Car taxis are metered and cost CUC$1 to start and CUC$1 per kilometer in cities. Taxi drivers are in the habit of offering foreigners a flat, off-meter rate that usually works out very close to what you'll pay with the meter. The difference is that with the meter, the money goes to the state to be divided up; without the meter it goes into the driver's pocket.
Colectivos are taxis running on fixed, long-distance routes, leaving when full. They are generally pre-1959 American cars that belch diesel fumes and can squash in at least three people across the front seat. State-owned taxis that charge in convertibles hang about bus stations and are faster and usually cheaper than the bus.
Many provincial cities have coches de caballo (horse carriages) that trot on fixed routes, often between train/bus stations and city centers. Prices in moneda nacional cost around one peso. Many horses are overworked and in lamentable condition. It's best to give your business to healthy ones if there's an option (or better yet, a bici-taxi!)
Some towns, such as Havana, Cienfuegos, Gibara and Santiago de Cuba, have local ferry services that charge in moneda nacional.
Very crowded, very steamy, very challenging, very Cuban – guaguas (local buses) are useful in bigger cities. Buses work fixed routes, stopping at paradas (bus stops) that always have a line, even if it doesn't look like it. You have to shout out ¿el último? to find out who was the last in line when you showed up as Cuban queues form in loose crowds.
Buses cost a flat MN$0.40 or five centavos if you're using convertibles. Havana and Santiago de Cuba have recently been kitted out with brand new fleets of Chinese-made metro buses. You must always walk as far back in the bus as you can and exit through the rear. Make room to pass by saying permiso, always wear your pack in front and watch your wallet.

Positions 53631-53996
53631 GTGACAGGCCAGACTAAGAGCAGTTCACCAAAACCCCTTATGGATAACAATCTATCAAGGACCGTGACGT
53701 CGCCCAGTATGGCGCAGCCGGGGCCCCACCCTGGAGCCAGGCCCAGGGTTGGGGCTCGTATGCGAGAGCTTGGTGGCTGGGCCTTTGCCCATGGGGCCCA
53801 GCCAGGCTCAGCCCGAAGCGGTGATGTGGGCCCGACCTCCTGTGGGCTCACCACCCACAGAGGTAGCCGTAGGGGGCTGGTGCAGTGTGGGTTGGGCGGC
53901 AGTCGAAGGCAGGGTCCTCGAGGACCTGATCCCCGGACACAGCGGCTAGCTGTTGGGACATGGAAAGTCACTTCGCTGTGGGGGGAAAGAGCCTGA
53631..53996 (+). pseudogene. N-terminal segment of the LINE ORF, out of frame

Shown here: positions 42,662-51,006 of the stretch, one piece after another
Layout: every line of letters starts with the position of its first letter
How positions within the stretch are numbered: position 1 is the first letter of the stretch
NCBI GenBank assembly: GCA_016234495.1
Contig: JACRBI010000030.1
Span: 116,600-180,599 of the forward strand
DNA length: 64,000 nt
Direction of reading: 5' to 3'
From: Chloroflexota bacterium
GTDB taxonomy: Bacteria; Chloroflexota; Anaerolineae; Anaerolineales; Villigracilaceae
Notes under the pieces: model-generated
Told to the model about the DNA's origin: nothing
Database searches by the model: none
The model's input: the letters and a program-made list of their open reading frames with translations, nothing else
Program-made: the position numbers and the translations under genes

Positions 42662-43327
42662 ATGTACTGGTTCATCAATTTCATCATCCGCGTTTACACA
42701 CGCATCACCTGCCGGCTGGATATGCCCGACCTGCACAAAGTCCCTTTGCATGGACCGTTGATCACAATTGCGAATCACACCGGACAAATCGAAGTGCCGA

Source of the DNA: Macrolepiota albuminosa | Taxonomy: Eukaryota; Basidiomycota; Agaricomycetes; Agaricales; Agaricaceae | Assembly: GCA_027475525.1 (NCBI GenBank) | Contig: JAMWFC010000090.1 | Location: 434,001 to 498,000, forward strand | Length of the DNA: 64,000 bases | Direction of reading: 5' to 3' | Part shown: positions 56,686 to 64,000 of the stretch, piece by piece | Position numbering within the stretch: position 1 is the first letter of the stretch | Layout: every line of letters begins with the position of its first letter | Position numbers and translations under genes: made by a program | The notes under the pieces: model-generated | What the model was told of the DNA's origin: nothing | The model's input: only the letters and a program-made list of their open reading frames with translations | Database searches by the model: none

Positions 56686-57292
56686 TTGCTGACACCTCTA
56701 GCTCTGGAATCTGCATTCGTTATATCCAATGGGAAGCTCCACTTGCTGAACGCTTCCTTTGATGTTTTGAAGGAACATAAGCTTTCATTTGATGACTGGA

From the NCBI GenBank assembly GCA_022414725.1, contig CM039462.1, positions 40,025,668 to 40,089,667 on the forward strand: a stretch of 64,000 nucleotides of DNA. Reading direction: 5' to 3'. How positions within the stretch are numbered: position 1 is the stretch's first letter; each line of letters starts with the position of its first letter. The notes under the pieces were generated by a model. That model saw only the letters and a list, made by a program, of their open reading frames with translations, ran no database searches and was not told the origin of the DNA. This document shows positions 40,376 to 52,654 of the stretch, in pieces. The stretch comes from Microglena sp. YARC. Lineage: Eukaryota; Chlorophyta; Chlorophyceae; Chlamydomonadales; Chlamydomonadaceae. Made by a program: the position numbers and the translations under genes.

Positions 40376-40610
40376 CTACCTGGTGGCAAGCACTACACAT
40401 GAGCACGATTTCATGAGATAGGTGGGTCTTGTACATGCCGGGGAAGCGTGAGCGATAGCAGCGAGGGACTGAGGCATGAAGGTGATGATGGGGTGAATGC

Bici-taxis are big pedal-powered tricycles with a double seat behind the driver. They are common in Havana, Camagüey, Holguín and a few other cities. In Havana drivers want a CUC$2 minimum fare (Cubans pay five or 10 pesos). Some bici-taxistas ask ridiculous amounts. The fare should be clearly understood before you hop aboard.
The most important ferry services for travelers are the catamaran from Surgidero de Batabanó to Nueva Gerona, Isla de la Juventud, and the passenger ferry from Havana to Regla and Casablanca. These ferries are generally safe, though in 1997 two hydrofoils crashed en route to Isla de la Juventud. In both 1994 and 2003, the Regla/Casablanca ferry was hijacked by Cubans trying to make their way to Florida. The 2003 incident involved tourists, so you can expect tight security.
Camiones (trucks) are a cheap, fast way to travel within or between provinces. Every city has a provincial and municipal bus stop with camiones departures. They run on a (loose) schedule and you'll need to take your place in line by asking for el último to your destination; you pay as you board. For many destinations, the majority of departures leave in the early morning.
Camion traveling is hot, crowded and uncomfortable, but is a great way to meet local people, fast; a little Spanish will go a long way. A truck from Santiago de Cuba to Guantánamo costs five pesos (CUC$0.20), while the same trip on a Víazul bus costs CUC$6.
Sometimes terminal staff tell foreigners they're prohibited from traveling on trucks. As with anything in Cuba, smile and never take 'no' as your final answer. Striking up a conversation with the driver or appealing to other passengers for aid usually helps.
The transportation crisis, culture of solidarity and low crime levels make Cuba a popular hitchhiking destination. Here, hitchhiking is more like ride-sharing, and it's legally enforced. Traffic lights, railroad crossings and country crossroads are regular stops for people seeking rides.
In the provinces and on the outskirts of Havana, the amarillos (official state-paid traffic supervisors, so-named for their mustard yellow uniforms) organize and prioritize ride seekers, and you're welcome to jump in line. Rides cost five to 20 pesos depending on distance. Travelers hitching rides will want a good map and some Spanish skills. Expect to wait two or three hours for rides in some cases.
Hitchhiking is never entirely safe in any country in the world, and we don't recommend it. Travelers who decide to hitchhike should understand that they are taking a small but potentially serious risk. People who do choose to hitchhike will be safer if they travel in pairs and let someone know where they are planning to go.